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View Kevin Lamoureux Profile
Lib. (MB)
Thank you.
I actually appreciate the opportunity to come here today, as I suspect that a great deal of discussion has taken place in all of our ridings across the country, from coast to coast to coast, since Canadians are, in fact, quite concerned about what is taking place and what has been taking place in Ottawa over the last number of months.
In the past we attempted to deal with this, even prior to the House adjourning, or taking a recess, back in June. As members would know, it was the leader of the Liberal Party who brought forward four motions of substance. We attempted to get those passed. They are now referred to in the letter that Mr. Cullen has brought forward. I think it is important to note just how those motions, had they been passed, would have resolved a lot of concerns that many Canadians have today.
Unfortunately—and the record will show this—it was the New Democrats who actually prevented the motions from passing in the first place. So, on the one hand, we're glad to be here: we want to see changes. We want more transparency. We want those things, because we know that Canadians want them and are demanding them. We have seen strong leadership within our own party with regard to coming up with ideas on how we will be able to do just that.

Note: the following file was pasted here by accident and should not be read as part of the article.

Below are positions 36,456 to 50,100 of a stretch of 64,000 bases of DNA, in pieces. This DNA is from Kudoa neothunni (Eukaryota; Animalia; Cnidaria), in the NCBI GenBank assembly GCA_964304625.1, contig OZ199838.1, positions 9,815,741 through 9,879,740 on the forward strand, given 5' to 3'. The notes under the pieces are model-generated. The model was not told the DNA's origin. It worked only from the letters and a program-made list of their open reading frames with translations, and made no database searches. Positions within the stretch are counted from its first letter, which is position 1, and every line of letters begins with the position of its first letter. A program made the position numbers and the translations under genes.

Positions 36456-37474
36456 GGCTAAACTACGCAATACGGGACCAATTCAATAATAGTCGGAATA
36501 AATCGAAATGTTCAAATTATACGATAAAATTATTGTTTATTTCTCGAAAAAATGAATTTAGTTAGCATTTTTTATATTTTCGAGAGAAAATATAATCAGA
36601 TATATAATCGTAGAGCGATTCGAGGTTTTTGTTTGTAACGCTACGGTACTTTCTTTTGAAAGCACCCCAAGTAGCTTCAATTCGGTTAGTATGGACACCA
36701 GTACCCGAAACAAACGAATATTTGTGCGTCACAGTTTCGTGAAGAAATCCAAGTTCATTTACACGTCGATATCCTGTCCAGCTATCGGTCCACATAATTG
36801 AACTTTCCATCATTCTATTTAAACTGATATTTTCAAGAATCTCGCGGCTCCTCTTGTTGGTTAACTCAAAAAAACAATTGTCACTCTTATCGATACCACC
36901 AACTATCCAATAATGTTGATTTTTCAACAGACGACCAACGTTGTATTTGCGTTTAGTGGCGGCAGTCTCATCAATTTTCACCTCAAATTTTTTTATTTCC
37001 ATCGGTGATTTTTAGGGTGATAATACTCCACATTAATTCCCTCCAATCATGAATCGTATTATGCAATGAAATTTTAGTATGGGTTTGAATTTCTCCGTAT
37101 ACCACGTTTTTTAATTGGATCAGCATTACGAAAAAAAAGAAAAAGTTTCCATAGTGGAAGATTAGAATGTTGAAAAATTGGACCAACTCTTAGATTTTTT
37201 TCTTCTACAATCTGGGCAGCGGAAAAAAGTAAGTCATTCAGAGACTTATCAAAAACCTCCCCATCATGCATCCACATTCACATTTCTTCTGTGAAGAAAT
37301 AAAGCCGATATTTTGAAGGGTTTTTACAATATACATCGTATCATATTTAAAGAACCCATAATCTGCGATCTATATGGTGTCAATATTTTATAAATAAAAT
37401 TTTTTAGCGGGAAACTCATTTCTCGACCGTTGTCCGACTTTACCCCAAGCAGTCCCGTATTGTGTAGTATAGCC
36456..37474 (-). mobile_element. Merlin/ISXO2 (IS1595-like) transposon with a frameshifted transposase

I really believe that one of the first things we as a committee should do on this agenda—given the fact that back in June there appeared to be just a minority of New Democrats who were uncomfortable with the motions proposed by the Liberal Party—is to review those motions put forward by Mr. Trudeau and get the unanimous support of the committee. I think that would be a reasonable thing to ask. We've had the opportunity to review the motions. Everyone has had a copy of them, Mr. Chair. People are familiar with them. We would be doing a great service to Canadians if people would agree to let those motions pass.
Whether it passes unanimously today or not—and I will ask for that, Mr. Chair—as much as that would be great to see, I can tell you that we as a caucus are prepared to do it. We are committed, because we recognize what Canadians want us to do, and we're prepared to demonstrate that through leadership and to implement certain aspects of it ourselves. The question is to what degree other members are as well. I suspect that all members have had the opportunity to canvass their constituents and to find out that there should be support.